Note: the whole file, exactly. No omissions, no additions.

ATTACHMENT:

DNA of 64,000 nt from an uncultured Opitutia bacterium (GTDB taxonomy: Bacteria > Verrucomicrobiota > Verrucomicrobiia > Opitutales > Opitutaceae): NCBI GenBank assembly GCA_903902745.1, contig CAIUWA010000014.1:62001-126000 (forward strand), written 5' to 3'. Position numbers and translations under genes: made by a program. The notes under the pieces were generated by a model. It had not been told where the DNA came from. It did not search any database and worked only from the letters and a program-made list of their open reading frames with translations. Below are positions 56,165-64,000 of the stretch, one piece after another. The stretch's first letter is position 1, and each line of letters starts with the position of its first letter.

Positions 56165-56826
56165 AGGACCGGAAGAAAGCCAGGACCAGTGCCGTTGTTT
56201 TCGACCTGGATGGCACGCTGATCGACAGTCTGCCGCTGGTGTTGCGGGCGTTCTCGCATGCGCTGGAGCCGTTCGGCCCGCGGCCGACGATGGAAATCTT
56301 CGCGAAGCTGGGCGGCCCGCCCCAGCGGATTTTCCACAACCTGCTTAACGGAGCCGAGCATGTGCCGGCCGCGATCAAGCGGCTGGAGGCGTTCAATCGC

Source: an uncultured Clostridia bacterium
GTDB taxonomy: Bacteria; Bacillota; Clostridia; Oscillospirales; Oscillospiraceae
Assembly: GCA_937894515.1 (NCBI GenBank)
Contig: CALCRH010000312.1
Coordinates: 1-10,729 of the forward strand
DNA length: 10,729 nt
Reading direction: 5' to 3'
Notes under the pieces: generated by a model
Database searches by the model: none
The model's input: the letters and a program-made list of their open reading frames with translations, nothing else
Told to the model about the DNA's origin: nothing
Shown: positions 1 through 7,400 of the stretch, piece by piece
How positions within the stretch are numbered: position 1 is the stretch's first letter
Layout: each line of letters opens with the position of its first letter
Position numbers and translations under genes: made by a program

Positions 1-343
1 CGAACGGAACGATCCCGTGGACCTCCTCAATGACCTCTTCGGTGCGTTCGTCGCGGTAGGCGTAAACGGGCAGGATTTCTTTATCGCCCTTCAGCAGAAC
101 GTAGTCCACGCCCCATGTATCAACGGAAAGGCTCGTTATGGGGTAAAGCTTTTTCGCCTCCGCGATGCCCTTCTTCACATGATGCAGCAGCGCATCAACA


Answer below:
DNA of 64,000 nt from an uncultured Opitutia bacterium (GTDB taxonomy: Bacteria > Verrucomicrobiota > Verrucomicrobiia > Opitutales > Opitutaceae): NCBI GenBank assembly GCA_903902745.1, contig CAIUWA010000014.1:62001-126000 (forward strand), written 5' to 3'. Position numbers and translations under genes: made by a program. The notes under the pieces were generated by a model. It had not been told where the DNA came from. It did not search any database and worked only from the letters and a program-made list of their open reading frames with translations. Below are positions 56,165-64,000 of the stretch, one piece after another. The stretch's first letter is position 1, and each line of letters starts with the position of its first letter.

Positions 56165-56826
56165 AGGACCGGAAGAAAGCCAGGACCAGTGCCGTTGTTT
56201 TCGACCTGGATGGCACGCTGATCGACAGTCTGCCGCTGGTGTTGCGGGCGTTCTCGCATGCGCTGGAGCCGTTCGGCCCGCGGCCGACGATGGAAATCTT
56301 CGCGAAGCTGGGCGGCCCGCCCCAGCGGATTTTCCACAACCTGCTTAACGGAGCCGAGCATGTGCCGGCCGCGATCAAGCGGCTGGAGGCGTTCAATCGC

Source: an uncultured Clostridia bacterium
GTDB taxonomy: Bacteria; Bacillota; Clostridia; Oscillospirales; Oscillospiraceae
Assembly: GCA_937894515.1 (NCBI GenBank)
Contig: CALCRH010000312.1
Coordinates: 1-10,729 of the forward strand
DNA length: 10,729 nt
Reading direction: 5' to 3'
Notes under the pieces: generated by a model
Database searches by the model: none
The model's input: the letters and a program-made list of their open reading frames with translations, nothing else
Told to the model about the DNA's origin: nothing
Shown: positions 1 through 7,400 of the stretch, piece by piece
How positions within the stretch are numbered: position 1 is the stretch's first letter
Layout: each line of letters opens with the position of its first letter
Position numbers and translations under genes: made by a program

Positions 1-343
1 CGAACGGAACGATCCCGTGGACCTCCTCAATGACCTCTTCGGTGCGTTCGTCGCGGTAGGCGTAAACGGGCAGGATTTCTTTATCGCCCTTCAGCAGAAC
101 GTAGTCCACGCCCCATGTATCAACGGAAAGGCTCGTTATGGGGTAAAGCTTTTTCGCCTCCGCGATGCCCTTCTTCACATGATGCAGCAGCGCATCAACA